Big awards for creative people often come when artistic careers are peaking and fame is already set. Or awards come later than that, given in the glow of the long, laudatory sunset that often shines on brilliant minds for decades after their greatest works.
The timing didn’t work that way for Ellen Reid, a vibrant young voice in the world of composers and the newly named creative adviser for Los Angeles Chamber Orchestra. Her 2019 Pulitzer Prize in Music came at the perfect moment.
“I think she deserves every ounce of recognition she gets,” says fellow composer Missy Mazzoli, who was thrilled in April when Reid won the Pulitzer.
The award was given for Reid’s p r i s m, her first opera, which premiered in December 2018 at LA Opera. Members of the Pulitzer jury described the piece as a “bold new operatic work that uses sophisticated vocal writing and striking instrumental timbres to confront difficult subject matter: the effects of sexual and emotional abuse.”
These are heady days for Reid, a familiar name to LACO listeners after her stint as a guest composer in the 2017-18 season through the orchestra’s Sound Investment Program. The Pulitzer means worldwide recognition and a chance for p r i s m to get a lot more performances. She continues to devote time and energy to the Luna Composition Lab, a program for young women and gender non-conforming composers ages 13 to 19 that she co-founded with Mazzoli, which will have a West Coast pilot in May 2020 when Mazzoli is in-residence with LACO. She is busy writing new works — she takes a break from writing a commission for the New York Philharmonic to talk for a few minutes for this interview — that continue to blur the lines among orchestral music, opera and theater.
And she is excited about her new three-year-term as Creative Advisor + Composer-in-residence for LACO. Named to the position by incoming music director Jaime Martín, she will be offering her expertise to him and the rest of the orchestra’s creative team, particularly in the area of emerging American composers.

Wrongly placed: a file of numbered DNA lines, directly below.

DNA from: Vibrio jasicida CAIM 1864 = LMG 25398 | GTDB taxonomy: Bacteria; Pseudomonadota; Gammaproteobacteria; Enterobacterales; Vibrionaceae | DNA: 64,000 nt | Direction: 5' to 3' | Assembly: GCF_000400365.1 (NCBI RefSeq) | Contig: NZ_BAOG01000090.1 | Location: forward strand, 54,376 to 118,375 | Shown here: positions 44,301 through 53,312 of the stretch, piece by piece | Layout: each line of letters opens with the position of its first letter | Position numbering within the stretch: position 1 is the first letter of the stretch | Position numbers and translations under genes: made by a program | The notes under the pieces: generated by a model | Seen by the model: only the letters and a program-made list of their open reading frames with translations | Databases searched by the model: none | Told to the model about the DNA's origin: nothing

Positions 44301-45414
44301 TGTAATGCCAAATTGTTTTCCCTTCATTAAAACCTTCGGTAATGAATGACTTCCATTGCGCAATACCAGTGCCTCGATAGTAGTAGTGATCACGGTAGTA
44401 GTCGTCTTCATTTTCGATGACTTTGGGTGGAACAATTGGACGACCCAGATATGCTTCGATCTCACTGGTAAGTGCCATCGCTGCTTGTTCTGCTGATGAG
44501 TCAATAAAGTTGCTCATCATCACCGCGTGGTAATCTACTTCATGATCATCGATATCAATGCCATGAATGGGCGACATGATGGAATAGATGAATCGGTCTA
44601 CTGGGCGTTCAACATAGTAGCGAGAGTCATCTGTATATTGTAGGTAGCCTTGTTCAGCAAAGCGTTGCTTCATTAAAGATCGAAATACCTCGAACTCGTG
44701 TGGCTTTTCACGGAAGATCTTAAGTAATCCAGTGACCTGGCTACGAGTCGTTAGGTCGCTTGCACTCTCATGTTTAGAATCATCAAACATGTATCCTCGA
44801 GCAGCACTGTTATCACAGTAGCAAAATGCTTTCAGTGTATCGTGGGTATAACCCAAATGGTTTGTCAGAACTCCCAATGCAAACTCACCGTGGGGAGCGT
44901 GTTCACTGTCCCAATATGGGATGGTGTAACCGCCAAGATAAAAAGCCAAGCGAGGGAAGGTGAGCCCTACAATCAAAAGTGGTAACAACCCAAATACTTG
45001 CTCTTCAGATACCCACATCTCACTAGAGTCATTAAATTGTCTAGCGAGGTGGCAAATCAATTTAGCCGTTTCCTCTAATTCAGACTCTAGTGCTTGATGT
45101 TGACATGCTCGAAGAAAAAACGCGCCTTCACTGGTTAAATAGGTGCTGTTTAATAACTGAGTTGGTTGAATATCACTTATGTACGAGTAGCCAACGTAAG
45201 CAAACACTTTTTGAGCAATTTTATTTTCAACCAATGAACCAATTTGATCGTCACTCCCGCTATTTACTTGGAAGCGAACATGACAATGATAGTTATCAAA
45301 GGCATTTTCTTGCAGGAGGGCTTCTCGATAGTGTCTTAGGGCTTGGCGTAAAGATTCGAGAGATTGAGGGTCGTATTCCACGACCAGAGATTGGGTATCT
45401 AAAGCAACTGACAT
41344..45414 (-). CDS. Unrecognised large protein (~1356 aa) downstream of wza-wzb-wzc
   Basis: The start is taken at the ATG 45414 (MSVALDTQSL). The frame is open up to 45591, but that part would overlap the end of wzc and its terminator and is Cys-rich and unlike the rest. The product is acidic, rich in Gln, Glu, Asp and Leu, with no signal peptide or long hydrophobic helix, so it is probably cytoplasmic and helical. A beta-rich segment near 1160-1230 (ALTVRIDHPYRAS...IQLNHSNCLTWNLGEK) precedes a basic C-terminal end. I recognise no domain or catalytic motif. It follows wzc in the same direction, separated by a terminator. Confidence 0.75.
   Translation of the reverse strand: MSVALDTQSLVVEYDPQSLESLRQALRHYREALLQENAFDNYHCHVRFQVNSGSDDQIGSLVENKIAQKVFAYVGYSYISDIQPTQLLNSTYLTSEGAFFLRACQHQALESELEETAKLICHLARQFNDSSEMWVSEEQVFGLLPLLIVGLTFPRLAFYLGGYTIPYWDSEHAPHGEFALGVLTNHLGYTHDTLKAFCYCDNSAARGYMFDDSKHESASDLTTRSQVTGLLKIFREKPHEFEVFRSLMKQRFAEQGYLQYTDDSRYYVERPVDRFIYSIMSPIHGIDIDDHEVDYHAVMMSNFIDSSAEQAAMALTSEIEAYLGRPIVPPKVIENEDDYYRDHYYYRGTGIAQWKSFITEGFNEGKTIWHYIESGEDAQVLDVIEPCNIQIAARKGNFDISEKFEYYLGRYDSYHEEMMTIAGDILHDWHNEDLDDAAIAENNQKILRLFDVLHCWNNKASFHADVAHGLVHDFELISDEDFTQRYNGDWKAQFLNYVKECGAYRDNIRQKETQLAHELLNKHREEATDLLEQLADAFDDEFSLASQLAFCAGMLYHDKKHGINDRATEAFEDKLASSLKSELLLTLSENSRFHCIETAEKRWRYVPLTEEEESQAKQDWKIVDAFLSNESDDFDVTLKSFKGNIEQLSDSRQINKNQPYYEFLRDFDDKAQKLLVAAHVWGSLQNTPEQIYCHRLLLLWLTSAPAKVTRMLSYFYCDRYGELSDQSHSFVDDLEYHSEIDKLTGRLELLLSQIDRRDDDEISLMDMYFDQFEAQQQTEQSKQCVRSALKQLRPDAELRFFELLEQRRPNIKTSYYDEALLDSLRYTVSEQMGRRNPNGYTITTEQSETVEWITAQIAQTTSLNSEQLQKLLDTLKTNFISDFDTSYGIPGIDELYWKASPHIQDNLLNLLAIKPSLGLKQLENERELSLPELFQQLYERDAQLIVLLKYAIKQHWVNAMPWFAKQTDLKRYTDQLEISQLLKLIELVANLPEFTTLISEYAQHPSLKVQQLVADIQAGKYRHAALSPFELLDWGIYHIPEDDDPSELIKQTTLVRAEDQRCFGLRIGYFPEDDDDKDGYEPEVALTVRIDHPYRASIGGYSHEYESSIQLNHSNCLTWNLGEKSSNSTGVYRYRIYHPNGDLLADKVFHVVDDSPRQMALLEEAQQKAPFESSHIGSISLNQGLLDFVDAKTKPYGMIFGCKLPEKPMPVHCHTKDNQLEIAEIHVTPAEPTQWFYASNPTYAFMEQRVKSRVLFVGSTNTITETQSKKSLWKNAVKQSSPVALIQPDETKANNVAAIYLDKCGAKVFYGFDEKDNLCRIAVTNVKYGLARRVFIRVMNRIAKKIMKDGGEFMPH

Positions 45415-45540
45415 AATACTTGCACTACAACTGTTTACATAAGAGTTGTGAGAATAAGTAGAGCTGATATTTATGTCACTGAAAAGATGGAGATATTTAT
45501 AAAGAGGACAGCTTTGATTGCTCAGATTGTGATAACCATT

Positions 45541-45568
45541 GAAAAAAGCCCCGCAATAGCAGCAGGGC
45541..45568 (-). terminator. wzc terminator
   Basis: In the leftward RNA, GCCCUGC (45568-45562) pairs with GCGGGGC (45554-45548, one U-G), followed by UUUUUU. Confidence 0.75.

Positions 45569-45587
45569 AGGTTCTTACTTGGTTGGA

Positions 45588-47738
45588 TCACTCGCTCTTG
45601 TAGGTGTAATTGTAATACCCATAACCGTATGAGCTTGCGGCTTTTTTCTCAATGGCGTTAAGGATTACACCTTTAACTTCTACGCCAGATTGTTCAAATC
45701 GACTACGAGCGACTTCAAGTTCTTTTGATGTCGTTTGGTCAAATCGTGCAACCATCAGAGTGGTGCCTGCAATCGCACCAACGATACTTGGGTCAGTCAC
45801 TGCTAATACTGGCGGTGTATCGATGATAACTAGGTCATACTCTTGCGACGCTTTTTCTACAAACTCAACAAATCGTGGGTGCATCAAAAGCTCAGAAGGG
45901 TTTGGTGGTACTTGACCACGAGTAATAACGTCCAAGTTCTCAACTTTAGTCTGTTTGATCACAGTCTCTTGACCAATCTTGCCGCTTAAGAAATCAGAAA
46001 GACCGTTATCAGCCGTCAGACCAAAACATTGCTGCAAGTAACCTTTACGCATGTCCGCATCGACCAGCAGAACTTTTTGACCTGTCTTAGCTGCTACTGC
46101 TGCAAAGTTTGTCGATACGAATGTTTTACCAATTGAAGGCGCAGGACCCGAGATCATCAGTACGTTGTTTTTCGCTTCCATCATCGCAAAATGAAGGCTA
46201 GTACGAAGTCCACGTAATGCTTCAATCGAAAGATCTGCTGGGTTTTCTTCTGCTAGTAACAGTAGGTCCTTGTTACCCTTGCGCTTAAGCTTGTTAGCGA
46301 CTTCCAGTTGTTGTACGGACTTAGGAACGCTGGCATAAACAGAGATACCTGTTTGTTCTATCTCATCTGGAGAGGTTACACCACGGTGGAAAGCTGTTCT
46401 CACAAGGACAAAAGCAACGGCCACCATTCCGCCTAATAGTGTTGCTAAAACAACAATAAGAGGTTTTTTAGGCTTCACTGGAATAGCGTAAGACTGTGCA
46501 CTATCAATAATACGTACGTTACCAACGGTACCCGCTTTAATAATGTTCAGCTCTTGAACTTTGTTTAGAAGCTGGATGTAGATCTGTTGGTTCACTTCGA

She is the orchestra’s second creative advisor, and, in accepting the job, she follows in the footsteps of her friend and fellow composer Andrew Norman. The position, she says, is one of those roles that you can make of it what you want. She won’t be actually programming concerts but instead giving advice and helping to mull through some of the bigger-picture issues that come with keeping LACO at the forefront of world-class contemporary classical music.
“I see it as a sounding board,” she says.
How important is the role to Martín? The creative advisor position is one of the first appointments he made after being named music director. He makes his home in London (where, before he got bitten by the conducting bug, he was principal flautist for the Academy of St. Martin in the Fields, the Royal Philharmonic Orchestra and the London Philharmonic Orchestra) and wanted to ensure an expert take on the American composer scene.
“One of the first things I really want to do, coming to a new city in a new country, is to get to know the composers,” Martín says. “Ellen is going to help me identify the well known and not-so-well known composers in the States. I think this is so exciting.”
“Ellen is going to help me identify the well known and not-so-well known composers in the States. I think this is so exciting.”
— Jaime Martín
With Reid — whose Petrichor was performed at LACO in 2018 — Martin and LACO will be privy to the insights of an accomplished artist who has definite opinions on the directions that contemporary classical music should go.